- Lack of end-to-end solution. Imagine a number of teams building a product. They are building different parts of it and there is no overlap, which is good. However, each team builds the product to own internal specifications. As a consequence, the whole product doesn’t come together because teams are not collaborating due to political or organizational barriers. In this case, it is necessary to reorg these teams under a single leader to break down the barriers.
- Leadership failure. There are cases when a leader just fails to deliver the impact he or she was hired for. To prevent a catastrophe, his or her organization can be moved under another leader who will step in and fill the gap. Eventually, a failing leader will transition into a different role or leave the company.
- Change of direction. A business can wake up one day and decide that the previous market is no longer attractive. A company can choose to pursue new opportunities in a different space. To facilitate that transition, there may be an outside hire in the company into a leadership role, with existing leaders docking under her or him. This doesn’t constitute leadership failure necessarily. Sometimes leaders need a new perspective and it may be best to hire an experienced outsider to up-level the organization quickly and avoid learning pains.
- Cultural change. If company leadership wants to introduce certain attributes into the culture or eliminate negative behaviors, they may hire an outsider that already exhibits desired cultural traits. An organization can be moved to report to that person, who will continue to hire like-minded individuals and transform the company.
How to surf the reorg wave like a native Hawaiian
Similar to how a pull request is a result of an engineer’s work, a reorganization is the result of management work. The engineer doesn’t submit pull requests on a whim. There is a great deal of thought and maybe, even, design discussions before the pull request is submitted. Similar things happen with the reorg. Management has done extensive analysis of situations, weighed pros and cons, discussed with the relevant people up and down the management chain. Reorg announcement is equivalent to the pull request being merged into the master branch. Treat it as such when evaluating your feelings and reaction to it.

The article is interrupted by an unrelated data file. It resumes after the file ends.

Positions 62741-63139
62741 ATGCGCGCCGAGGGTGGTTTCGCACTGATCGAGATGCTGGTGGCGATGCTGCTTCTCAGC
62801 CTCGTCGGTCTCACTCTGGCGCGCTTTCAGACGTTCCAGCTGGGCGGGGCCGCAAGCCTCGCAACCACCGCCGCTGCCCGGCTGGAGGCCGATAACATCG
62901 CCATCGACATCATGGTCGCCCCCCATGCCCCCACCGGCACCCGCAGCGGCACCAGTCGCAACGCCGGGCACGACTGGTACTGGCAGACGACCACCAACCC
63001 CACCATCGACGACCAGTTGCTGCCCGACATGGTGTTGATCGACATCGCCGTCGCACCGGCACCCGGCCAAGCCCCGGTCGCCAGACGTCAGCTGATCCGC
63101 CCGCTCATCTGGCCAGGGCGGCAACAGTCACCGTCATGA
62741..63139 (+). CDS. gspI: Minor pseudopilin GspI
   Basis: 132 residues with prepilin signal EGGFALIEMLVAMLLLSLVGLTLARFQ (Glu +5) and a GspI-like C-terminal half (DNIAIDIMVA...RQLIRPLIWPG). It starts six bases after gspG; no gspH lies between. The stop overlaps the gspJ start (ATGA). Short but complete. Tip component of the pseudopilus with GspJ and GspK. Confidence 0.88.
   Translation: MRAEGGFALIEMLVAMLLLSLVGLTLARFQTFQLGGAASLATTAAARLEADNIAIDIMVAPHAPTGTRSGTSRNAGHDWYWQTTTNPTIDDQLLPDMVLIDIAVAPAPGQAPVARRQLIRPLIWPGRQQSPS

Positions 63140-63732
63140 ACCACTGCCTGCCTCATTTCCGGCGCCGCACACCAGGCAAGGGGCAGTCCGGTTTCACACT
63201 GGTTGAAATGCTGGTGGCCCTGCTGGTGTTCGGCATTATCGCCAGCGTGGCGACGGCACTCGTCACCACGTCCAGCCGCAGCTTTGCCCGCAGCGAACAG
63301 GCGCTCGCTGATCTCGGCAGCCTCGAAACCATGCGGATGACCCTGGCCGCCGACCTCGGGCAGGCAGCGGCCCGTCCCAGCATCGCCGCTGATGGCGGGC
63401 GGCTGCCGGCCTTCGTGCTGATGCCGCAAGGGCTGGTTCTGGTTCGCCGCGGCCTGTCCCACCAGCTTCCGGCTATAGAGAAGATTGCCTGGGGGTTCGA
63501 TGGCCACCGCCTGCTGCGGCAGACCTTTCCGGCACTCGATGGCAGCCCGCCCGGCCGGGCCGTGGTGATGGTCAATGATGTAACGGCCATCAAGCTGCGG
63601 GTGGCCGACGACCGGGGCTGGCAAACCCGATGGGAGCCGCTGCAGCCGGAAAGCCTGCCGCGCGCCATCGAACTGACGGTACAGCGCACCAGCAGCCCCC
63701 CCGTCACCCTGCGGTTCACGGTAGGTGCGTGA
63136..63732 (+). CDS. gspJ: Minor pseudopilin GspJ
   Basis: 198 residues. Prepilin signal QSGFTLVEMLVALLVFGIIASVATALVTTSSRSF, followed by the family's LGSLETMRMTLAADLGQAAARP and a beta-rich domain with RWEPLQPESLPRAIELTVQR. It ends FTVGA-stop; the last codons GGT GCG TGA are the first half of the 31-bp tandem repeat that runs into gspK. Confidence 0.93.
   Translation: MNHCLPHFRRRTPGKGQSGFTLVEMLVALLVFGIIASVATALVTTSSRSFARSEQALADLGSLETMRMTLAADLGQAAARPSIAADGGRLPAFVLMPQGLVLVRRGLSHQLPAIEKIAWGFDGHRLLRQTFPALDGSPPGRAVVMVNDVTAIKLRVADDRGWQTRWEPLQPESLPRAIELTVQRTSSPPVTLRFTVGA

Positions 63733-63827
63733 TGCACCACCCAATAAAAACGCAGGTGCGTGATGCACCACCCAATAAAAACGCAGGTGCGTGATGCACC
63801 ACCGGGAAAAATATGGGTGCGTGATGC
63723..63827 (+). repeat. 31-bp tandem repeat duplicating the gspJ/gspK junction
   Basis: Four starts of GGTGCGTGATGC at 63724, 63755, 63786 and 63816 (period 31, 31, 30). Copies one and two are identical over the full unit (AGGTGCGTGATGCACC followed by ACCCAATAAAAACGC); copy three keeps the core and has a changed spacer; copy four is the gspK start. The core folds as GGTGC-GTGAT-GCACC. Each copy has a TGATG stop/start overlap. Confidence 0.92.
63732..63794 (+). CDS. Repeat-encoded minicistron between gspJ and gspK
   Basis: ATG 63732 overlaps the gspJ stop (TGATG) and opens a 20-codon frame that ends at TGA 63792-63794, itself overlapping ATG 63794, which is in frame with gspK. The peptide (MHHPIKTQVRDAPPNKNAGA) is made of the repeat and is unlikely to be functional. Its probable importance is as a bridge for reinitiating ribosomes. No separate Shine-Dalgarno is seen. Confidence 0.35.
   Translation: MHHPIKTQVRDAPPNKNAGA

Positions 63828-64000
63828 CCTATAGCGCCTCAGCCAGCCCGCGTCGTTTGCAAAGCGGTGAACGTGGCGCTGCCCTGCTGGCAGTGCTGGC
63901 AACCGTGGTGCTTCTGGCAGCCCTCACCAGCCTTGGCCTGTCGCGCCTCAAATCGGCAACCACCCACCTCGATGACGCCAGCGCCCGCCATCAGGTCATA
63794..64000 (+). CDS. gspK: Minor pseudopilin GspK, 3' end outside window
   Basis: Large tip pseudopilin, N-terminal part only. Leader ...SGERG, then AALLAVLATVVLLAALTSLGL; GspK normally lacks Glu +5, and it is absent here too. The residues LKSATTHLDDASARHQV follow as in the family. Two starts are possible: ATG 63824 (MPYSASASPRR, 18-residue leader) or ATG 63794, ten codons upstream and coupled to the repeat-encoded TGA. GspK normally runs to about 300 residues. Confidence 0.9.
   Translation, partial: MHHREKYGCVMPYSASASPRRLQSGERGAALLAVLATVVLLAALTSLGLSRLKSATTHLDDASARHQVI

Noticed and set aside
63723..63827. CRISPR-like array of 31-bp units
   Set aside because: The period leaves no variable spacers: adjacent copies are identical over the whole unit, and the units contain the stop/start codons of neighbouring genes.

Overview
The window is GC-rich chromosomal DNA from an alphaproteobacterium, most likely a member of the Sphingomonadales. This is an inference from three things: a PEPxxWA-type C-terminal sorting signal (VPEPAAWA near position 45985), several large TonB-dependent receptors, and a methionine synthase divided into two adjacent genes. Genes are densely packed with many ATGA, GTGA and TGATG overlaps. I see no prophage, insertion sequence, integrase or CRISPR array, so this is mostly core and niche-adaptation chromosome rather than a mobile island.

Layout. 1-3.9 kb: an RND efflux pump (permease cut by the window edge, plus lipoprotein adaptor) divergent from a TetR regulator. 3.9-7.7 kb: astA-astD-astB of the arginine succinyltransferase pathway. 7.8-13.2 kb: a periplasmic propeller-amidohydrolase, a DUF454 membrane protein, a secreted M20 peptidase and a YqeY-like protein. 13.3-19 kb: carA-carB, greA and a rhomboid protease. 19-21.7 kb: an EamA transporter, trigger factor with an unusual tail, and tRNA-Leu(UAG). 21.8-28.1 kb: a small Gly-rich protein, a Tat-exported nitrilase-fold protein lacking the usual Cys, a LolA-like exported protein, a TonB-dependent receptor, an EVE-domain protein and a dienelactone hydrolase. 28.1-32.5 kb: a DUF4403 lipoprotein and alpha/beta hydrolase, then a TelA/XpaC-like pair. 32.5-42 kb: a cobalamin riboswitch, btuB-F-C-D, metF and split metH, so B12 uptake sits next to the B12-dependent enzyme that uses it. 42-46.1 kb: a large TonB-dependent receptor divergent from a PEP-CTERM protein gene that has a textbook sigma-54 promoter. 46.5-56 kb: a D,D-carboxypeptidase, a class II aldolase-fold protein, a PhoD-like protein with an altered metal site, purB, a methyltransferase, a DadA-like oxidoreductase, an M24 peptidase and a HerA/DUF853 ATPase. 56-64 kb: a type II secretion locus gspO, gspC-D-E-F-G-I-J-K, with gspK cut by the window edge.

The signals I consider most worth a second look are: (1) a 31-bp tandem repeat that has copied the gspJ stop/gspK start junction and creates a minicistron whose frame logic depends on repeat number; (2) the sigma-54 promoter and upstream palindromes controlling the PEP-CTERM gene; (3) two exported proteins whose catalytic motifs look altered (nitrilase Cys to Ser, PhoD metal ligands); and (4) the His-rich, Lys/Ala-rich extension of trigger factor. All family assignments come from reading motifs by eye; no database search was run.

You have a choice – whether to accept your new place after reorganization or not. If new structure is completely alien to you, it is perfectly fine to discuss it with your manager and request to be transferred into a different organization. Make sure you do not bolt instantaneously leaving your team high and dry. If you choose to leave, come up with a smooth transition plan to avoid bitter aftertaste when you’re gone.
In most cases, however, it is best to accept new organization structure and play ball. You can’t predict what your future will be just by reading reorganization email. Perhaps your new manager will click with you and your career will take a boost like it never had in the past. It is also possible that after reorganization you will have access to resources/people you couldn’t get a hold off before. You will do most good to your career and your business if you demonstrate flexibility and give new organization a chance.
In time of change people will be looking around for cues whether to panic or keep moving on. You can demonstrate leadership by endorsing reorganization in the eyes of your peers. Management will likely take note of that and if you ever wanted to become a manager, congratulations, you just bumped your changes of landing that role.